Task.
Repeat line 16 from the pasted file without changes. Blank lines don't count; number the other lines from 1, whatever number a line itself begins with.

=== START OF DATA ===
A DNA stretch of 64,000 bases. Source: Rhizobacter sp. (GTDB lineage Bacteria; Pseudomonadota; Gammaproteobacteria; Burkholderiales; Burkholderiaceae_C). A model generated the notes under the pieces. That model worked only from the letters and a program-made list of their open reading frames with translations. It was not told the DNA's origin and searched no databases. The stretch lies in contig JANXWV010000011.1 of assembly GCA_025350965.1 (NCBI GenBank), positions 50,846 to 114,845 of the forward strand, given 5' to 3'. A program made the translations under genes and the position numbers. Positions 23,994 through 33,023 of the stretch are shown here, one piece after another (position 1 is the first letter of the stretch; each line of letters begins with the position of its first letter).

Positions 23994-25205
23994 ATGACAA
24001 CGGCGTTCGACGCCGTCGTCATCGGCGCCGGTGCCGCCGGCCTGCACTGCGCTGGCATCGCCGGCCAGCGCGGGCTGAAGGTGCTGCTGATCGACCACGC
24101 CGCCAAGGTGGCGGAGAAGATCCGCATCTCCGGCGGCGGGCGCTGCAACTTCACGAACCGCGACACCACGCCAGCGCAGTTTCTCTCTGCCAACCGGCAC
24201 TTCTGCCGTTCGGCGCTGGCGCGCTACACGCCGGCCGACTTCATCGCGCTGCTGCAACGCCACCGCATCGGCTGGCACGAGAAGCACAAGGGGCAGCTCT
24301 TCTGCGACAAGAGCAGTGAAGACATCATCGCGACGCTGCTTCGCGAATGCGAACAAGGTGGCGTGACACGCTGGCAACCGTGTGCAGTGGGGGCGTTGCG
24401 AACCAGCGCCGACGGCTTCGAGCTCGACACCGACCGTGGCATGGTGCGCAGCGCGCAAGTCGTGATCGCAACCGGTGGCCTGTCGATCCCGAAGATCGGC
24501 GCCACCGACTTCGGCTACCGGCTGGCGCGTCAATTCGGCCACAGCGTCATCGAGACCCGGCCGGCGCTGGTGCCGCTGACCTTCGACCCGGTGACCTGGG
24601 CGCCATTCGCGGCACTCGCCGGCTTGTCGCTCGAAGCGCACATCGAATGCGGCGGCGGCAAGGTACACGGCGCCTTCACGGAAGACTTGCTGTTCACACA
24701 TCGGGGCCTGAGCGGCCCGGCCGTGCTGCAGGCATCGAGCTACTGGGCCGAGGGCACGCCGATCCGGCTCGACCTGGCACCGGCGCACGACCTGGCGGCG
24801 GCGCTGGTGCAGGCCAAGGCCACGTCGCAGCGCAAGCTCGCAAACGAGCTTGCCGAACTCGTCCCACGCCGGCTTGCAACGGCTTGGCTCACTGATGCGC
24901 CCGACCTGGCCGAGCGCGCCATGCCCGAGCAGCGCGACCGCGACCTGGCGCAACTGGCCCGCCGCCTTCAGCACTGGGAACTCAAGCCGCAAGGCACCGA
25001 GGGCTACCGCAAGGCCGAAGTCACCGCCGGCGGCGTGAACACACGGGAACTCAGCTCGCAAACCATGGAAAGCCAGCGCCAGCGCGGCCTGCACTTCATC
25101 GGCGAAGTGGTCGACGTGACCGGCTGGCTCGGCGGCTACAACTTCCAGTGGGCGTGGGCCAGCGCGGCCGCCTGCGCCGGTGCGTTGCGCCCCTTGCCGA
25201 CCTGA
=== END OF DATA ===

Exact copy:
25201 CCTGA